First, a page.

People with a learning disability are more likely to experience poor mental health than the general population. To mark World Suicide Prevention Day we have gathered some useful resources about mental health and well-being, including some good easy read guides.
World Suicide Prevention Day is held each year on 10 September. It’s an annual awareness raising event organised by International Association for Suicide Prevention (IASP) and the World Health Organisation (WHO).
Mental ill-health is common, affecting one in six adults at any one time (ONS,2000) and research suggests that people with learning disabilities have an increased likelihood of developing mental ill-health, with figures ranging from 25 to 40 per cent (Hatton 2002).
Children with a learning disability are also more likely to suffer from mental health problems than children without a learning disability.
We have rounded-up some recent useful resources about mental health, well-being and learning disability. If you know of any other good organisations and resources please let us know.
Learning Disability Wales training courses
Learning Disability Wales offers the following training courses across Wales. We can also deliver these courses in-house. To book or for more information get in touch with our training administrator, Inacia Rodrigues – email Inacia.firstname.lastname@example.org or phone 029 2068 1160.
- An Introduction to Mindfulness and how it can be used with Person Centred Planning
- Communicating Through Touch
- Depression, Anxiety and People with a Learning Disability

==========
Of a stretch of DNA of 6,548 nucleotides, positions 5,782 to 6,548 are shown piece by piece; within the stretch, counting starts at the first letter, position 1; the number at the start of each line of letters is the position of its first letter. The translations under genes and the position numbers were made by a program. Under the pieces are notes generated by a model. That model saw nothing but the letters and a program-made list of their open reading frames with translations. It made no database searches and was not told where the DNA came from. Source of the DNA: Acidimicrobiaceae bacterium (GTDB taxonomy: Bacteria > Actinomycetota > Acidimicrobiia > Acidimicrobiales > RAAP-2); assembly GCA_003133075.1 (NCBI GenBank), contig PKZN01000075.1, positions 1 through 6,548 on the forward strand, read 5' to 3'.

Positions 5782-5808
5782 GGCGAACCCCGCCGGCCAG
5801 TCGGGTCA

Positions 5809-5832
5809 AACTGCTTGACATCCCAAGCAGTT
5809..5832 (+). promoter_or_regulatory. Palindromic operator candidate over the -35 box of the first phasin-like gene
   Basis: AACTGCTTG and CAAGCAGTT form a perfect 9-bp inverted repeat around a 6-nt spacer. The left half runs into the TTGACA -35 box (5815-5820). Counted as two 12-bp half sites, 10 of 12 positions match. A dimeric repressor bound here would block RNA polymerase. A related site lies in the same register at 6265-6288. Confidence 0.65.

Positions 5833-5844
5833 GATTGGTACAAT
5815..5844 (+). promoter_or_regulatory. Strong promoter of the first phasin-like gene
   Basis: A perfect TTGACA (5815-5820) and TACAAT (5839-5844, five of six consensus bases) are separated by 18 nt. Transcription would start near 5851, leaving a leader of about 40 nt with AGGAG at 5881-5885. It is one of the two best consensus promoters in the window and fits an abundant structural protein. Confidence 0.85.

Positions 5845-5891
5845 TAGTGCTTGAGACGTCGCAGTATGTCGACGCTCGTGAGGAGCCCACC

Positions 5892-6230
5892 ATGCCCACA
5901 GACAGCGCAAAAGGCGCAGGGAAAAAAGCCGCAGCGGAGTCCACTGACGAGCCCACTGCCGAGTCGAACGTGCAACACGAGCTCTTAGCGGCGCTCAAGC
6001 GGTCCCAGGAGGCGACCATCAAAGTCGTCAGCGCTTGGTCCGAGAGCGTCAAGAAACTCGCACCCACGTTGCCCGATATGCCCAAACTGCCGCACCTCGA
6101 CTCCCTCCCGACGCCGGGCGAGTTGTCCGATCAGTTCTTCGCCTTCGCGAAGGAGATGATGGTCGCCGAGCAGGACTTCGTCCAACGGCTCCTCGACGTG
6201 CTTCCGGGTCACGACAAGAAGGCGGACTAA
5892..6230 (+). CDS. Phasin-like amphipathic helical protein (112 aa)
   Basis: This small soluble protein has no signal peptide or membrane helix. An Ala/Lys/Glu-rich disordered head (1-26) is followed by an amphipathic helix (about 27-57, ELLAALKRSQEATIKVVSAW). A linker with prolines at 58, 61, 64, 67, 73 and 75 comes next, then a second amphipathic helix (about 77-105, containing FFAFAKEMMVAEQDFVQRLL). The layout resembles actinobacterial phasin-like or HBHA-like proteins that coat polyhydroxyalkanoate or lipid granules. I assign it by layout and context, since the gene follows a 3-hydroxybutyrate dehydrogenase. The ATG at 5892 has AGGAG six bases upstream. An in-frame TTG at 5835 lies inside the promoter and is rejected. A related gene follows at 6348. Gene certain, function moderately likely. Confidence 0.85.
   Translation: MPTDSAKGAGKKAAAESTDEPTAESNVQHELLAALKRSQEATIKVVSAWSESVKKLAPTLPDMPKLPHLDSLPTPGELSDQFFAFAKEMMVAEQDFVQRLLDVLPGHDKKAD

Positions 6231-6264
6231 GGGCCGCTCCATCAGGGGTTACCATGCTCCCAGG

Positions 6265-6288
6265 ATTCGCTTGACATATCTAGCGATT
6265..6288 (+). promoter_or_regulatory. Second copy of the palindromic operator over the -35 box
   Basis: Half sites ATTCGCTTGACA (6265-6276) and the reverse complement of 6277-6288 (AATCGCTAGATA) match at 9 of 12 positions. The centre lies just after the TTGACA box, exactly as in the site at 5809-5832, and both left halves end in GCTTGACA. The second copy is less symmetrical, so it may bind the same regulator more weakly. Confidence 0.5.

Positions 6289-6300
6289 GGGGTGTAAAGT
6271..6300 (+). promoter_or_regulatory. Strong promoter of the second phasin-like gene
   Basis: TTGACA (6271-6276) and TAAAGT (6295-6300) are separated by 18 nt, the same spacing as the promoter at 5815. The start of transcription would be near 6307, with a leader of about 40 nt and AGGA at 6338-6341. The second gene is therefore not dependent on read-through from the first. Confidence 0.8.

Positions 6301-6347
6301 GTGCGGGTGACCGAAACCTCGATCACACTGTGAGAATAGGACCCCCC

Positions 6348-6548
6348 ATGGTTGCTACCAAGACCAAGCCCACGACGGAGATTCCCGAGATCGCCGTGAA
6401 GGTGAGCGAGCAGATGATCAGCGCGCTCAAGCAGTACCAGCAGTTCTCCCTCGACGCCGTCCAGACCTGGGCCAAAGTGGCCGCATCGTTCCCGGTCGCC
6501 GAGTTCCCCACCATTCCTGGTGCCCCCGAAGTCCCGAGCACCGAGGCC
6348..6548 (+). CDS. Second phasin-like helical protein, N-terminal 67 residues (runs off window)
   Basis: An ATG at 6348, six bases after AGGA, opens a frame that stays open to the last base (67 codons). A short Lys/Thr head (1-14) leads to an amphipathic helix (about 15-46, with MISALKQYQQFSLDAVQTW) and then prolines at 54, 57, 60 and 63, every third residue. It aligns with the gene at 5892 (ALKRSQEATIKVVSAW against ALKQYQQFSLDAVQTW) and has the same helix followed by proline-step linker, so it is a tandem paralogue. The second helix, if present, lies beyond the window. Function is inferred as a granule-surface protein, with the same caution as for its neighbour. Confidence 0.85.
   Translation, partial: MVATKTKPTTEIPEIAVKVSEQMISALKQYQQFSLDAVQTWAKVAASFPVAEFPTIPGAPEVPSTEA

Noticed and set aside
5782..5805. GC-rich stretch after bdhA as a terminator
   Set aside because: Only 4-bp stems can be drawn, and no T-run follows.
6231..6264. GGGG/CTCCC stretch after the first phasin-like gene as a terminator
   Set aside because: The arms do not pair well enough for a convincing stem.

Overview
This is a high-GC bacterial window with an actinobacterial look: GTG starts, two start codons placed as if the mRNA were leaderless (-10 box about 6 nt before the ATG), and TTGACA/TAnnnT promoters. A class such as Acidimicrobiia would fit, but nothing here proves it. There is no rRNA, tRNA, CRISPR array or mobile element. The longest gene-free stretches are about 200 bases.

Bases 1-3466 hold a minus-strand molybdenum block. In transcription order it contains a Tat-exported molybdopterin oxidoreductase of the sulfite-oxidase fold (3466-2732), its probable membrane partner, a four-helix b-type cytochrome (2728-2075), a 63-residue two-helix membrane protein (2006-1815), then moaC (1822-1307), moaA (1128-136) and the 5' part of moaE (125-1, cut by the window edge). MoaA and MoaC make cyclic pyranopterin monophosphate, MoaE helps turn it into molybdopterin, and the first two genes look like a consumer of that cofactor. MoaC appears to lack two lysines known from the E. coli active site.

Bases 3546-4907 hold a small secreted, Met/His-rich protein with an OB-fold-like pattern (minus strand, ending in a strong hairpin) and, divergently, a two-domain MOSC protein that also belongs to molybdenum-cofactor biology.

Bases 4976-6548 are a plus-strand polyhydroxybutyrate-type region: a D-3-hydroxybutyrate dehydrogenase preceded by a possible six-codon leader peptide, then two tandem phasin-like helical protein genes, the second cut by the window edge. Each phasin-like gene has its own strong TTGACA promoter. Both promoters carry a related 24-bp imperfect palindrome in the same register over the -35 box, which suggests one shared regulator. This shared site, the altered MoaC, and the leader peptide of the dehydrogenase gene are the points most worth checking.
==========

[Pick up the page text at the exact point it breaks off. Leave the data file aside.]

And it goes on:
- Down’s Syndrome: Health and Ageing
- Introduction to Positive Behavioural Support (PBS)
- Learning Disability and Dementia – Exploring Support
- Mental Capacity Act and Deprivaton of Liberty Safeguards
- Positive Ways of Changing Behaviour
- Supporting Adults with Down’s Syndrome in social care settings
- Workplace Wellbeing
‘Feeling down: improving the mental health of people with learning disabilities’ – report and easy read guide
This detailed report about mental health and learning disability from the Foundation for People with Learning Disabilities is designed to help promote positive mental health by offering information, case studies and real-life experiences of people with learning disabilities and their carers and their strategies for enhancing their mental wellbeing.
As part of the report, the Foundation for People with Learning Disabilities have also produced an excellent easy read guide, ‘Feeling Down: Looking After My Mental Health’, that can be used with or without support.
The guide is in five parts and has advice and information about how to look after yourself and get the best out of life.
- What is mental health?
- How to keep yourself feeling well
- What to do when you are worried about your mental health
- Planning a visit to your GP
- GP Information Pack
The Foundation for People with Learning Disabilities have two other useful easy read resources connected to mental health and keeping well:
Other resources about mental health and learning disability